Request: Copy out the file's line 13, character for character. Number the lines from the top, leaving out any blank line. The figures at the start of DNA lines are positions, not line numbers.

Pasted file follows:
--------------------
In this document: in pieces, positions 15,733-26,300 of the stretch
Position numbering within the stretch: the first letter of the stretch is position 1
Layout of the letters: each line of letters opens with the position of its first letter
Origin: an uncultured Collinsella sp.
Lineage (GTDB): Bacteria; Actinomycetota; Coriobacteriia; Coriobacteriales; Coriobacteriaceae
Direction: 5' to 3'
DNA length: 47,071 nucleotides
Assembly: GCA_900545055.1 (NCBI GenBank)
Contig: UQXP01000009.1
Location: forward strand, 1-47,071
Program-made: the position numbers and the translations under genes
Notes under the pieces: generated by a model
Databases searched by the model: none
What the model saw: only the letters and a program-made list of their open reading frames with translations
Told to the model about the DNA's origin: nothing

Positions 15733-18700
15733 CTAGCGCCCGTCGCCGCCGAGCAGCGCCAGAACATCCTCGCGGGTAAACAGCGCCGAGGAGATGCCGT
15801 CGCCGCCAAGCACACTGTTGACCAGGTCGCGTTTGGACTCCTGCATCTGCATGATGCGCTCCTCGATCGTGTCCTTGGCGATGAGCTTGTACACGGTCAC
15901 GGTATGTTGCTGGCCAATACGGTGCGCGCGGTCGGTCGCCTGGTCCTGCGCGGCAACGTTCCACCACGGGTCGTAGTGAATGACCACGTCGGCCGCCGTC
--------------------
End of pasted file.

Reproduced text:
Databases searched by the model: none